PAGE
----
A day after a bipartisan election reform committee put the neutrality of the armed forces into a list of proposed areas of reform, Defence Minister Tea Banh reiterated that the armed forces would not tolerate opposition supporters calling for Hun Sen to step down.
“It hurt me when I heard the voices from the street calling for ‘change’ and calling for Hun Sen to step down,” he told about 500 military personnel at the Institute for Peacekeeping Forces, Mines and Explosive Remnants of War Clearance yesterday.
“We will not allow anyone to destroy peace and stability, as they are values that we have to maintain.”
Banh also called for further investigation into the violence on Veng Sreng Boulevard in January that left at least four civilians dead after protesters clashed with security forces.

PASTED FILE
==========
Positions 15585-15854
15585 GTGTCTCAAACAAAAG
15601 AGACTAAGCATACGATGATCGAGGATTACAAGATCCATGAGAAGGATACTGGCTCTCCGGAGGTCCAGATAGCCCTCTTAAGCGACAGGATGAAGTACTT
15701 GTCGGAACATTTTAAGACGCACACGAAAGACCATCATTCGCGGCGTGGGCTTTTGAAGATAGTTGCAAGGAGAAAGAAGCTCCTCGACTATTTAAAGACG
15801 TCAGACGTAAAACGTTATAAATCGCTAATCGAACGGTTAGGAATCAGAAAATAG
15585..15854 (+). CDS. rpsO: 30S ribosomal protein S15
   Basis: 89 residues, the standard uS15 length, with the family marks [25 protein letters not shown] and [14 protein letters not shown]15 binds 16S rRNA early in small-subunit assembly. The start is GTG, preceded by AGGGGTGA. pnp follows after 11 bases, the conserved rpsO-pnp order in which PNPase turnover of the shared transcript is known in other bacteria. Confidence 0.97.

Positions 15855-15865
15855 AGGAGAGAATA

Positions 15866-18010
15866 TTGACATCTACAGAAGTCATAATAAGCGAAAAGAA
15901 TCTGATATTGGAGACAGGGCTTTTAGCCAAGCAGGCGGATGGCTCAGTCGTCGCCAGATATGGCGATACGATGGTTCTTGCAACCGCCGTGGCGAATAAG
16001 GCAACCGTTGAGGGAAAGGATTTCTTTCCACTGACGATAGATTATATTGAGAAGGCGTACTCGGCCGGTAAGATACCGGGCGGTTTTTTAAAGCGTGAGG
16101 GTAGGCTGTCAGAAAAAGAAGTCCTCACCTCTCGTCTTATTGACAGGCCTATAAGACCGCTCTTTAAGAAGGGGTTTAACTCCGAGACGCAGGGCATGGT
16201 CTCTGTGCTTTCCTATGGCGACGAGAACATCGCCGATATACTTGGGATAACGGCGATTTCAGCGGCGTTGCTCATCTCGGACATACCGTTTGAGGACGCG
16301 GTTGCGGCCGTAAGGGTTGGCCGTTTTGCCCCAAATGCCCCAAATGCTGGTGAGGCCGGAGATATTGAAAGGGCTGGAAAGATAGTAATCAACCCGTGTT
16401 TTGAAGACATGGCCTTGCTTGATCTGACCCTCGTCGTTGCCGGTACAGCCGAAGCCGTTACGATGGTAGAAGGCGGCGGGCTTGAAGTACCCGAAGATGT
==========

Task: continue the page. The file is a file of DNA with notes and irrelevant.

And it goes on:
“We have to investigate everything in order to find out the inciters, and they will have to be made responsible [in front of the law].”
Separately, a working group on the reform of security forces, including representatives from the government, civil society, armed forces and police, was formed on Monday.
Heiner Hanggi of the Geneva Centre for the Democratic Control of Armed Forces, which is supporting the group, said its establishment was “not linked to specific domestic issues”.